In short, they need to become destinations where almost all value is created by the "readers," not by the publisher or journalists. This means tearing pages right out of the Wikipedia/Second Life playbook. In both of these communities, the greatest value is created by the crowd, not the online destination itself. The community is merely the operating system that enables value creation. Newspapers need to do the same - both online and off."

Now we're not talking about surviving, so we don't, technically, have to make any crazy plays. Our model is not bust, like many publishers.

Or does being successful give us the freedom to make really crazy plays?

I think anything that project redstripe should do must take advantage of the incredible audience The Economist Group has.

All over the web the sites that are amazing, inspiring and succeeding depend on their users. For that reason, I think access to Econ Group content is amazing, but freedom to enable our readers will really make the project blow up.

I'll make a few points about social networks and Economist users.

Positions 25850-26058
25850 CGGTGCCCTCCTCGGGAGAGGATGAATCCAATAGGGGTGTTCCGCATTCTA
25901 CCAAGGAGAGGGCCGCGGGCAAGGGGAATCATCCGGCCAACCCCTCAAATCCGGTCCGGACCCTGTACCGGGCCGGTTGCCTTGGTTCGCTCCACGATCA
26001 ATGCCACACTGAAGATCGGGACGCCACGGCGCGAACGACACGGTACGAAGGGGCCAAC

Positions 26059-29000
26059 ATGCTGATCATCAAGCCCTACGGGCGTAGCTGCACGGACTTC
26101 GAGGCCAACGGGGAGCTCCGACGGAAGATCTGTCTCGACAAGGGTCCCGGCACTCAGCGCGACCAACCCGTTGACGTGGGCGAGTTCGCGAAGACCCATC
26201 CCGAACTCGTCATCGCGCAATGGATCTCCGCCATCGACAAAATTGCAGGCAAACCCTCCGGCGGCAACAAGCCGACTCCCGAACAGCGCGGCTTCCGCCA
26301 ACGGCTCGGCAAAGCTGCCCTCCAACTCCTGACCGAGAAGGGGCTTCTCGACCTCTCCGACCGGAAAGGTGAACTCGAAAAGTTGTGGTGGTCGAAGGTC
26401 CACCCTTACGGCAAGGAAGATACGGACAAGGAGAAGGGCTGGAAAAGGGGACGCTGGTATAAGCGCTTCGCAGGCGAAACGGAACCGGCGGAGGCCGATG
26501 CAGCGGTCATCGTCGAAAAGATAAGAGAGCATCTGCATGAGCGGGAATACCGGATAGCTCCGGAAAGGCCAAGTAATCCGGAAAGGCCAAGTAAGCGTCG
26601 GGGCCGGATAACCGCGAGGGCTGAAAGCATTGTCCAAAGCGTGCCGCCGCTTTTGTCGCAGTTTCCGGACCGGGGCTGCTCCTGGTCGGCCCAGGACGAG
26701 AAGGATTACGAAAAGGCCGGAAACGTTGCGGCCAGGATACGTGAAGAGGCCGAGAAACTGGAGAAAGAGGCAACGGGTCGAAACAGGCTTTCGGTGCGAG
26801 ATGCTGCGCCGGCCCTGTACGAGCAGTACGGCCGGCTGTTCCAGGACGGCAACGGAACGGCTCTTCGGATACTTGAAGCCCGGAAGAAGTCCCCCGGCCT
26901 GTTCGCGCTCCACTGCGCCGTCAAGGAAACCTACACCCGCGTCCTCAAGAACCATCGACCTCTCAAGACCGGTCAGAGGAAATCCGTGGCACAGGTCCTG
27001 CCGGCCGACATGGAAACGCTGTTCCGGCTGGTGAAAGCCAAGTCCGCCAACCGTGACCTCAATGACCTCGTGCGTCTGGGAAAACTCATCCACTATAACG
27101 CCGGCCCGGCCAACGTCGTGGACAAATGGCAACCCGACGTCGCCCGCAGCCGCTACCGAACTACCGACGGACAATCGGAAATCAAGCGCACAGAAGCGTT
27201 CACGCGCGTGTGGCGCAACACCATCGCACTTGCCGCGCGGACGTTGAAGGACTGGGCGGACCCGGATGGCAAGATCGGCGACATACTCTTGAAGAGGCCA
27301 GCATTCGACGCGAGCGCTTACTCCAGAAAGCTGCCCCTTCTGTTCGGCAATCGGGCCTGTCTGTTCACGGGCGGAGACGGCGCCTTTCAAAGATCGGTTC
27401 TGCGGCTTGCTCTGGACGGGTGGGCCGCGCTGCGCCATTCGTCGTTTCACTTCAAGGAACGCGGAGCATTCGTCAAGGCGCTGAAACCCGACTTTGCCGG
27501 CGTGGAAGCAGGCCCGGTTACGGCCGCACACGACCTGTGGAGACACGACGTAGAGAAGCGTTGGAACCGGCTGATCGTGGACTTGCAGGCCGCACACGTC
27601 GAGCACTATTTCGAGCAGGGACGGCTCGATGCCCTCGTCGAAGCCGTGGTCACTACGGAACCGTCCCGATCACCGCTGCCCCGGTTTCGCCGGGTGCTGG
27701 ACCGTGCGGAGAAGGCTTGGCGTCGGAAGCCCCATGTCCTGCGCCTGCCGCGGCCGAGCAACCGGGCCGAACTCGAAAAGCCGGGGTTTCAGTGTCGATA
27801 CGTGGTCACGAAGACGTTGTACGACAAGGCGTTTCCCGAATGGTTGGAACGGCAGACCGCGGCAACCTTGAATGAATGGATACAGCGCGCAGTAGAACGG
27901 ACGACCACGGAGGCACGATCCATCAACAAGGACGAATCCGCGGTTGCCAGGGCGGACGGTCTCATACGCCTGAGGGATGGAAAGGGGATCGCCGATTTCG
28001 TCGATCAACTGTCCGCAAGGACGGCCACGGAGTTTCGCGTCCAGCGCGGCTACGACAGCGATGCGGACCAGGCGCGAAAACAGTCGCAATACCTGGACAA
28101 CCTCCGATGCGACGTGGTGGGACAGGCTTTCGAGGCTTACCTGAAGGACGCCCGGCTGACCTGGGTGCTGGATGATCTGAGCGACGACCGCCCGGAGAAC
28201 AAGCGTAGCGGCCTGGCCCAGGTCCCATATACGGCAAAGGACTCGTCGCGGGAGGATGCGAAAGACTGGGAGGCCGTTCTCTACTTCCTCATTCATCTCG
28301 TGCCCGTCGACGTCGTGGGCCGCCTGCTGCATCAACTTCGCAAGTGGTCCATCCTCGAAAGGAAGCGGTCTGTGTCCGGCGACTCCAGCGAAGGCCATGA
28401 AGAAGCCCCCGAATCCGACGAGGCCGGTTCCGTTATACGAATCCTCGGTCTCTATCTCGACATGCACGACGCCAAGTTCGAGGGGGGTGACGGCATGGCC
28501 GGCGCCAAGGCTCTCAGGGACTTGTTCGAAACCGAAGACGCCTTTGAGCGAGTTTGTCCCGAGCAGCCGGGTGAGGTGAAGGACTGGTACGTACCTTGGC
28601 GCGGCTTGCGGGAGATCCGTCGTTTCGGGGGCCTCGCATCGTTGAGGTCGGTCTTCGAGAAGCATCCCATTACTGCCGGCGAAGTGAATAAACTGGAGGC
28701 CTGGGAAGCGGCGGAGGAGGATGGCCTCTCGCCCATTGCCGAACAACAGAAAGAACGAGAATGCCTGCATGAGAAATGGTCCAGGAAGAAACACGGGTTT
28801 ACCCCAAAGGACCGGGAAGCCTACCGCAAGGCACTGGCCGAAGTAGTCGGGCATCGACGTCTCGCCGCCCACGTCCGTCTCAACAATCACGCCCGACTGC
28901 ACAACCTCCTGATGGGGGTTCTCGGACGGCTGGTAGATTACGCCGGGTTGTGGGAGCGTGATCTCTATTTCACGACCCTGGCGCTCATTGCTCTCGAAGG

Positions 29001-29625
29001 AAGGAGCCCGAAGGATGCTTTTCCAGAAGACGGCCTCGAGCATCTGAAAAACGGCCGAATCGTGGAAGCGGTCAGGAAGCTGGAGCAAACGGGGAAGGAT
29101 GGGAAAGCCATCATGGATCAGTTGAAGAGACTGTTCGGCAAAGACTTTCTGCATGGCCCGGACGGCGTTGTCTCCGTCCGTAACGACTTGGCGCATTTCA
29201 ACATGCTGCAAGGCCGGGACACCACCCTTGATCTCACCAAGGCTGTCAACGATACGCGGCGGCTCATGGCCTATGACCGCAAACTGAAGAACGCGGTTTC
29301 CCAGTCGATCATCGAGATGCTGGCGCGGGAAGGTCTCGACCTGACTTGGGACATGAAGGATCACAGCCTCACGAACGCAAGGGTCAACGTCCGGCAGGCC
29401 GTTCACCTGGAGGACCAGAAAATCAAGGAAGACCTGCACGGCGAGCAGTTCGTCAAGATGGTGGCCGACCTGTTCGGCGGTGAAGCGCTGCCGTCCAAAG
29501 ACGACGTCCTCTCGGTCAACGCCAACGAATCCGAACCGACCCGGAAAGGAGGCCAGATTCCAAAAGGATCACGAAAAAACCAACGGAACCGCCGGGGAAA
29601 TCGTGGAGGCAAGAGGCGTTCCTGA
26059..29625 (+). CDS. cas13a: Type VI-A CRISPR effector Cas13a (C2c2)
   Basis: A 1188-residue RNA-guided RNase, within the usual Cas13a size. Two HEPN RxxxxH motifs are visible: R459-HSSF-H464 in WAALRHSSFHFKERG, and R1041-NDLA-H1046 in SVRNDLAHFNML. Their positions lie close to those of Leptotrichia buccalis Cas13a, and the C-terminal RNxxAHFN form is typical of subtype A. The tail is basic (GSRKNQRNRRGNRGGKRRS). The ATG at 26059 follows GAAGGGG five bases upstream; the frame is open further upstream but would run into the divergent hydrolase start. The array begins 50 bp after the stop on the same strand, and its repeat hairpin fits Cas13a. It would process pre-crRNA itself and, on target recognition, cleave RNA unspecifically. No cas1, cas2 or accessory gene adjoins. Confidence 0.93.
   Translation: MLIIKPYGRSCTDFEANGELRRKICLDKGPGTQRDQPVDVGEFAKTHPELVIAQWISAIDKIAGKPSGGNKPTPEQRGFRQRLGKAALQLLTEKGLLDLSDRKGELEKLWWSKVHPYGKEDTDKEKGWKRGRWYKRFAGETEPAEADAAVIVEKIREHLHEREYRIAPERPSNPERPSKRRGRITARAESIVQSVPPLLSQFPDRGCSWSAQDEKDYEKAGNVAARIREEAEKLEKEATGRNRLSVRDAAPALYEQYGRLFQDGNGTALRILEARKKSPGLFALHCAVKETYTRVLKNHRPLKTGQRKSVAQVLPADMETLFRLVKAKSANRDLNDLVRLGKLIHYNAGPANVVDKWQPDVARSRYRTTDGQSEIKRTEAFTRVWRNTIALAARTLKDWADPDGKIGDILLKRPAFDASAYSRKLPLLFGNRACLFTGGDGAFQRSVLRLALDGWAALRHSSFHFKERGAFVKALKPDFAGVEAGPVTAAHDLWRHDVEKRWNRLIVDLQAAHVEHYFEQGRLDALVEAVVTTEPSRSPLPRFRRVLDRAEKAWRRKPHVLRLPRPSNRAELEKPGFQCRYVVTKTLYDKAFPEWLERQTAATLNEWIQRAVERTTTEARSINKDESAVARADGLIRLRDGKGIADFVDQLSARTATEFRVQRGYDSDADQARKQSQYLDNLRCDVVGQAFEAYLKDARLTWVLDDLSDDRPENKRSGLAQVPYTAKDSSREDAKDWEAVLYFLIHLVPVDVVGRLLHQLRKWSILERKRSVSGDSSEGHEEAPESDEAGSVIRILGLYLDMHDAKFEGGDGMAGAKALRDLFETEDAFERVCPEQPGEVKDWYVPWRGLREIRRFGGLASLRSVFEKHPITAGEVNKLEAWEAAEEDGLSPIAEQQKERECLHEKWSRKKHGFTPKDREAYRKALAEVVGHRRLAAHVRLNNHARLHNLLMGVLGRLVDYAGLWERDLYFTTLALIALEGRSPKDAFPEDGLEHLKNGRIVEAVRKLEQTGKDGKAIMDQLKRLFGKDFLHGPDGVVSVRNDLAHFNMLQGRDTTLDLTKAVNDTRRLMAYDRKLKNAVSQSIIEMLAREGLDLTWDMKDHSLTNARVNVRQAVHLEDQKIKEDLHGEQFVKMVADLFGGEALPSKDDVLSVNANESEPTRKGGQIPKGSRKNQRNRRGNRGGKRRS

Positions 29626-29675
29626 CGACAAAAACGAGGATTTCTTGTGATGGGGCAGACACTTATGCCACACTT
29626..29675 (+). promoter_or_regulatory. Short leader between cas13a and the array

i) Economist readers are opinion formers. 60% of them have engaged in opinion forming in the past twelve months. Why not give them a new platform?

ii) The 1% rule - that 1% of a site's users become contributers ( http://tinyurl.com/rl8ov) would mean Economist.com would have an extra 19 000 content creaters/month.

iii) There is no social networking site for the post-facebook, post-myspace crowd. As commented on by Robert Scoble. Where would you want to create your professional online persona, as we all will?

iv) A big threat to display advertising is search advertising, however, MySpace now gets $900 million from Google for search advertising from its site.

Hmmmmm, it makes you think.

All the best,

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RSS means "I'm Ready for Some Stories" 

If Oprah or Trisha told us all what RSS was would we use it?

"I'm Ready for Some Stories"
I quite like Seth Godin's take on that name. Really Stupid Syndication he calls it in a great post on names - http://sethgodin.typepad.com/seths_blog/2006/06/being_brave_wit.html.